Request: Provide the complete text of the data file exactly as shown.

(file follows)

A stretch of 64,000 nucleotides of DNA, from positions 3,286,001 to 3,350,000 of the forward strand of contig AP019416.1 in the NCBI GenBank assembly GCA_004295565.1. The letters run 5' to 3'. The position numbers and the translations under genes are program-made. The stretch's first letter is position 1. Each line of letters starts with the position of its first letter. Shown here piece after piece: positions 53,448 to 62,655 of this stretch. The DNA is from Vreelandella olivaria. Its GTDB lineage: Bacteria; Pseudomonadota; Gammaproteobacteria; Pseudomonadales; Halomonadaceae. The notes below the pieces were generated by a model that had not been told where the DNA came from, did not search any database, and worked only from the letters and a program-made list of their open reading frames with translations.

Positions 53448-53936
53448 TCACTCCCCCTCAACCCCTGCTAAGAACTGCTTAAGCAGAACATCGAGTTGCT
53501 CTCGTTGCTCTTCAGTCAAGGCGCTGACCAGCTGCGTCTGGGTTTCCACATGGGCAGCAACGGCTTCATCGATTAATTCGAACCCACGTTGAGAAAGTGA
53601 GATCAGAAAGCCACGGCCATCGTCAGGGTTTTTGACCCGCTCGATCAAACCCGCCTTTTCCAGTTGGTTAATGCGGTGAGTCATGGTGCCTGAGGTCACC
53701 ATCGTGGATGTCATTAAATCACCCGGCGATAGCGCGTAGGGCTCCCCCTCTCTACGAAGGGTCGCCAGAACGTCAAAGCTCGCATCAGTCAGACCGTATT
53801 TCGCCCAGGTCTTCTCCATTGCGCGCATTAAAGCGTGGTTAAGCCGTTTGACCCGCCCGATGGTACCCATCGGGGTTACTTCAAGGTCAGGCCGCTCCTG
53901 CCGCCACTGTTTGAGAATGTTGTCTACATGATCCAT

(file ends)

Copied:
A stretch of 64,000 nucleotides of DNA, from positions 3,286,001 to 3,350,000 of the forward strand of contig AP019416.1 in the NCBI GenBank assembly GCA_004295565.1. The letters run 5' to 3'. The position numbers and the translations under genes are program-made. The stretch's first letter is position 1. Each line of letters starts with the position of its first letter. Shown here piece after piece: positions 53,448 to 62,655 of this stretch. The DNA is from Vreelandella olivaria. Its GTDB lineage: Bacteria; Pseudomonadota; Gammaproteobacteria; Pseudomonadales; Halomonadaceae. The notes below the pieces were generated by a model that had not been told where the DNA came from, did not search any database, and worked only from the letters and a program-made list of their open reading frames with translations.

Positions 53448-53936
53448 TCACTCCCCCTCAACCCCTGCTAAGAACTGCTTAAGCAGAACATCGAGTTGCT
53501 CTCGTTGCTCTTCAGTCAAGGCGCTGACCAGCTGCGTCTGGGTTTCCACATGGGCAGCAACGGCTTCATCGATTAATTCGAACCCACGTTGAGAAAGTGA
53601 GATCAGAAAGCCACGGCCATCGTCAGGGTTTTTGACCCGCTCGATCAAACCCGCCTTTTCCAGTTGGTTAATGCGGTGAGTCATGGTGCCTGAGGTCACC
53701 ATCGTGGATGTCATTAAATCACCCGGCGATAGCGCGTAGGGCTCCCCCTCTCTACGAAGGGTCGCCAGAACGTCAAAGCTCGCATCAGTCAGACCGTATT
53801 TCGCCCAGGTCTTCTCCATTGCGCGCATTAAAGCGTGGTTAAGCCGTTTGACCCGCCCGATGGTACCCATCGGGGTTACTTCAAGGTCAGGCCGCTCCTG
53901 CCGCCACTGTTTGAGAATGTTGTCTACATGATCCAT